Five millennials in agriculture have been selected to represent the U.S. at the third Youth Ag-Summit to take place in Brussels, Belgium, Oct. 9-13, 2017. The young leaders are part of a delegation of 100 people from 49 countries selected to participate in a week-long think-tank focused on identifying innovative, sustainable, and actionable solutions to address global food security challenges.
Themed “Feeding a Hungry Planet,” this year’s summit aims to address the U.N. Sustainable Development Goals of ending hunger, achieving food security, and promoting sustainable agriculture. This year’s summit will be the third that Bayer has offered to young people around the world, and represents a long-standing history of support for the next generation of leaders and innovators.
Those selected from the U.S. are:
- Anna Gomes, Ferndale, CA: Gomes is an undergraduate at the University of California, Davis, studying agriculture and environmental education with an emphasis in plant and soil science. She is a National FFA alum, has held internships with the Climate Institute in Washington, DC, and participated in study abroad programs taking her everywhere from London to Paris. All of these experiences have ultimately solidified her passion for plants. During high school, she started an agricultural business (Anna’s Herbs), growing and marketing herbs and flowers to local consumers through farmers markets. Trading labor for greenhouse space, she worked for a local farmer and learned the basics of farming, marketing and nurturing young crops. All this has led to her current activities, which include a biology lab assistant, serving as a research intern for the UC Davis Water Management Lab, and the SCOPE Project, a plant breeding for organic systems initiative. Upon graduation in 2018, she will focus on researching climate change and its impact on food production.
- Ben Carson, Plant City, FL: Carson found early inspiration through his upbringing in the thriving farming region of Central Florida. Although citrus production used to be one of Florida’s largest economic drivers, the citrus industry has been greatly impacted by citrus greening. This exposure helped foster an early interest in agriculture and the belief in the importance of growing nutritious food for thriving communities. During high school, he furthered that interest by spending his spring breaks in Brazilian favelas working with impoverished, food insecure children. Today, he is a finance and marketing major at Samford University. After graduation, he hopes to provide management consulting services to agricultural businesses to boost economic development around the country.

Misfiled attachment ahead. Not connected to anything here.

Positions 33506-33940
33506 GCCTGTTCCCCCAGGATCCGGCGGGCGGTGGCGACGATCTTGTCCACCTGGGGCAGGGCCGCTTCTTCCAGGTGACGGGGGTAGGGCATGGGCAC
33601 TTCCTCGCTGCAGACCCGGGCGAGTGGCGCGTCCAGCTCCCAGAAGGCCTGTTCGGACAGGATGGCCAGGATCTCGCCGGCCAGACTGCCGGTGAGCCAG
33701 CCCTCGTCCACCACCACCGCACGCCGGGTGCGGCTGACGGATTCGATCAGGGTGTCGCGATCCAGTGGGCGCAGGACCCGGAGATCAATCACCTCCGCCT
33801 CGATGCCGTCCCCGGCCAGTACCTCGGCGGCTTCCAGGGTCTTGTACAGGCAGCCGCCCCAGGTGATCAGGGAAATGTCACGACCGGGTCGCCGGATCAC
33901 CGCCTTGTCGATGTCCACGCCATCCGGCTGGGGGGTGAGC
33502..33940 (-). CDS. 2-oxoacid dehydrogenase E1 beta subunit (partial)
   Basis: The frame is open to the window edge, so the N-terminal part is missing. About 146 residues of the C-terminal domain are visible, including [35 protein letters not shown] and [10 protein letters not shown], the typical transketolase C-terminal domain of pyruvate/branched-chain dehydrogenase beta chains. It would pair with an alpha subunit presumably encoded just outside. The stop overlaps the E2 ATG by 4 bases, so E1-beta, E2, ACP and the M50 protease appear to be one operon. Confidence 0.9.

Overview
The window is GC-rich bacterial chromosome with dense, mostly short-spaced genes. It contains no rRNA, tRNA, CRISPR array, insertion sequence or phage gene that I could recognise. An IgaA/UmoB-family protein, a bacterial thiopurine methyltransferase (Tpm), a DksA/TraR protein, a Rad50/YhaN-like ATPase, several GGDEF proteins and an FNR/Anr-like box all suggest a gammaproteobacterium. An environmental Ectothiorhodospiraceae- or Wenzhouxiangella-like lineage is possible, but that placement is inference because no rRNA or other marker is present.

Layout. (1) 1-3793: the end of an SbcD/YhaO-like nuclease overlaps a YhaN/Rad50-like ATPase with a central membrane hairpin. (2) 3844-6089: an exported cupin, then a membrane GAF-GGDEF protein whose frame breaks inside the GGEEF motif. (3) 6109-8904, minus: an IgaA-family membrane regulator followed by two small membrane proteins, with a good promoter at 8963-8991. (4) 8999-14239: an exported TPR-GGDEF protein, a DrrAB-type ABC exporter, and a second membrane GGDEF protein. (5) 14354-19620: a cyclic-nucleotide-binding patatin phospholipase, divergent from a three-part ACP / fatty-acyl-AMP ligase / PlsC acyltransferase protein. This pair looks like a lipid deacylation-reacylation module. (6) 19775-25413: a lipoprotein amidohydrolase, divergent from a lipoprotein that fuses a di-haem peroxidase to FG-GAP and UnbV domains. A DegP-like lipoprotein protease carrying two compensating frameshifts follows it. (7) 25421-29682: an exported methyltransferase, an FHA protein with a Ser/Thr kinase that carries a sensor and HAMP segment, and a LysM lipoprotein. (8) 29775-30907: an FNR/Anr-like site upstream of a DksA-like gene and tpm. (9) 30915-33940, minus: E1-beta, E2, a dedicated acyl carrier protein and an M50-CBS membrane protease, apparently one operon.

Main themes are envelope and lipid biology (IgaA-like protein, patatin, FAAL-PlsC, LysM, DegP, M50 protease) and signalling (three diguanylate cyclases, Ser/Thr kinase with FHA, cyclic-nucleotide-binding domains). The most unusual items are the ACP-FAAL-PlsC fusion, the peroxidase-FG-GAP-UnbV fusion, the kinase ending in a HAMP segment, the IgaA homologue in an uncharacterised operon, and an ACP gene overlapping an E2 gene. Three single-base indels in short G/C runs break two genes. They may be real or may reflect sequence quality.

- Emily Buck, Gallatin, TN: Buck has devoted her career to agricultural policy. Buck grew up on a 400-acre family farm, participated in 4-H and FFA, and later earned a Bachelor’s degree in Animal Science from the University of Tennessee, a background that fostered her passion for agriculture. She currently works for the House of Representatives as a congressional staffer for Diane Black, where she guides policy on agricultural issues. As someone who lives with Crohn’s disease, Emily knows what it’s like to go long periods without food. The resulting difficulty with studying and maintaining a job during those times has given her a personal glimpse into one dimension of what it’s like to be profoundly hungry. This has inspired her quest to find solutions for others by helping to foster a policy environment in which agriculture can flourish.